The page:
When we reached the train station, I realized I had forgotten something --- something important. "I'll be back soon," I said, plenty of time to make it home and back before the train left the station, and I walked briskly back to my house. Only I couldn't find it. I walked to the dead-end of the road, wondering how I had missed it. Turning, I walked back. It was gone. In its place --- in fact, in the place of many other homes --- were the foundations and walls of new office buildings. The landscape had changed in just the few minutes I had been gone! I ran back and forth down the street, searching for our home, looking for those double upstairs windows. But everything had changed, so much so that I could no longer even locate the land on which our home had stood, so reshaped was the very earth we lived on all those years. I returned to the train station, panicked, only to see that my wife already knew. I looked up to see my house being carried down the street on the bed of a wide trailer, broken in two halves, cut off from its place. Then I woke up.
It's easy to be sentimental about places and things. Being emotional or nostalgic about such comes easy to me, and perhaps this recent dream was provoked by my having moved my aging mother from her home to assisted living this past week. The places and things we leave behind are invested with part of us, and so when we leave there is loss. Maybe there are things best left behind. The escaping Israelites were told to leave behind the idols of Egypt. Lot's wife was told not to look back (that is, to be nostalgic) about Sodom. Fail. And yet we leave behind many good things. Memories of playing with our kids in a yard, being at a table for dinner, or playing games with friends in the den do not die. We forever associate them with a place and a time, and while we cannot duplicate them, we can remember and let that remembrance invest our new place, not forever replaying the old but forever letting the old create new meaning in the present.
My mother doesn't like assisted living. She doesn't like her new place. She wants to go home. She longs for the familiar rooms and things so long lived with. She wants things to be the way they were, and yet they can't. Home? If I could, I'd explain to her by way of reminding myself that home is the rock-solid present, shaped by and invested with the spirit of what we left behind, and lived out in the promise of a future, better Home --- a new place of rock and sky and ocean and forest and houses fit to who we are. All the homes we ever had point ahead to the one we long for.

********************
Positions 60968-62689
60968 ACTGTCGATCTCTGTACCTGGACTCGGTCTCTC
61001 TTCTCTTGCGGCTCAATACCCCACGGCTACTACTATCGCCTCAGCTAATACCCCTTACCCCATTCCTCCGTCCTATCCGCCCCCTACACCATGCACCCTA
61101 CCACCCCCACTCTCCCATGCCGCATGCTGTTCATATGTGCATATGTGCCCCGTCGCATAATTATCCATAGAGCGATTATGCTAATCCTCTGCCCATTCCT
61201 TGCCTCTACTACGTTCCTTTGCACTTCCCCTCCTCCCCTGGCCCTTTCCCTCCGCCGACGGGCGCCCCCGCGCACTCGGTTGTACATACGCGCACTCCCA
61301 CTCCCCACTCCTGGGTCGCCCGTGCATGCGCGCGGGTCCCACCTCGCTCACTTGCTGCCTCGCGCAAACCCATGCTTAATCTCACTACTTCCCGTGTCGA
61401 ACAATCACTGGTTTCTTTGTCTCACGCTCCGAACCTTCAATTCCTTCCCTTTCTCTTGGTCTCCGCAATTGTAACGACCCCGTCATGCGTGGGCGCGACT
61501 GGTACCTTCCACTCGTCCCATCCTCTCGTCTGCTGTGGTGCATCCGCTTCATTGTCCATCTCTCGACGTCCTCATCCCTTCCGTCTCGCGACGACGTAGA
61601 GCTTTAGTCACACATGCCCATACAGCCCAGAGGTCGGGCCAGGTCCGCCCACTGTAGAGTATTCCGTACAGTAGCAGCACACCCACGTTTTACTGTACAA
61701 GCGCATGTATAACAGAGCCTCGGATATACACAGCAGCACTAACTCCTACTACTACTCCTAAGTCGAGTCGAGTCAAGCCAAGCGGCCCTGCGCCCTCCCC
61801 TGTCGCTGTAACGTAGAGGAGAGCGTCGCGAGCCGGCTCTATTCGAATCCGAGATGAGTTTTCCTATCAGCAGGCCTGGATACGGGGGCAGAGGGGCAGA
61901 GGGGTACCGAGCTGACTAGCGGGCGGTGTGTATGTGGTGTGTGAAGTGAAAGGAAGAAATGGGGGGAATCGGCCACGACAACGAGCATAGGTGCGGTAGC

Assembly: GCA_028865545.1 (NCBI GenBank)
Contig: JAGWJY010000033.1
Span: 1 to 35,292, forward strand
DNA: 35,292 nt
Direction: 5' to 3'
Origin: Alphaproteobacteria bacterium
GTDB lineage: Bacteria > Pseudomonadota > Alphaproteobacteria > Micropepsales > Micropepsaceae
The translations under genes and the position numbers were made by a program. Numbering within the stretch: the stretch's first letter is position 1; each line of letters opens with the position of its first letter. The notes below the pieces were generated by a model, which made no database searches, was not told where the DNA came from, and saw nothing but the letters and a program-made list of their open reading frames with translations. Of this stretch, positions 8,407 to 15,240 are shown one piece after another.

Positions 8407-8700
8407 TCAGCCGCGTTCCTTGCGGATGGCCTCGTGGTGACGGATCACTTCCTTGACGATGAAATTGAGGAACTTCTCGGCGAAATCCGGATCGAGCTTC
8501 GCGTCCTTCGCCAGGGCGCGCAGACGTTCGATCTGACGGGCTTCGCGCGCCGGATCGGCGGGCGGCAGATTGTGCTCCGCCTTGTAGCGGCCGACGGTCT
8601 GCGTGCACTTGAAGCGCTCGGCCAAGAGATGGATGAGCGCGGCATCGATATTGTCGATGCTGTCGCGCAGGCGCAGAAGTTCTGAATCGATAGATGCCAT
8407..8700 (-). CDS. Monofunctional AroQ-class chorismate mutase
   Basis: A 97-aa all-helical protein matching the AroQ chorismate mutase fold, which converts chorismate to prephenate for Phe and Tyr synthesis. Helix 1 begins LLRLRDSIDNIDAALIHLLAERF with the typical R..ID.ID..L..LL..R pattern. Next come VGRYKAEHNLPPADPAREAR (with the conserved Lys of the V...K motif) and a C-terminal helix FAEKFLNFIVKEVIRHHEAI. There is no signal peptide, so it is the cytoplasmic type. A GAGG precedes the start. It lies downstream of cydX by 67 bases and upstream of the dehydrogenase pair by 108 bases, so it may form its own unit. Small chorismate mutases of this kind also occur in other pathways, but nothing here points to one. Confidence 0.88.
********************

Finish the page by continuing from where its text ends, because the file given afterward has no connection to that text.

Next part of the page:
In his study of what the Bible says about our future home, Heaven, Randy Alcorn reminds us of the physicality of heaven, reminding us that it is made of the same stuff of earth, that it will be a familiar and very tangible place to us, echoing with redeemed remembrances of what we left behind. He says that "because we've already lived on earth, it will seem from the first that we're coming home. Because we once lived on Earth, the New Earth will strike us as very familiar." We see this place or these places we love as shadows of places we long for. That makes it worth settling in, makes it worth loving place.
I don't want my mother to forget where she has been, all the places she has lived. Remembering is good. But I hope she will look around, that she will settle in, and I hope she will look ahead to her Home to come. That's the stuff of dreams.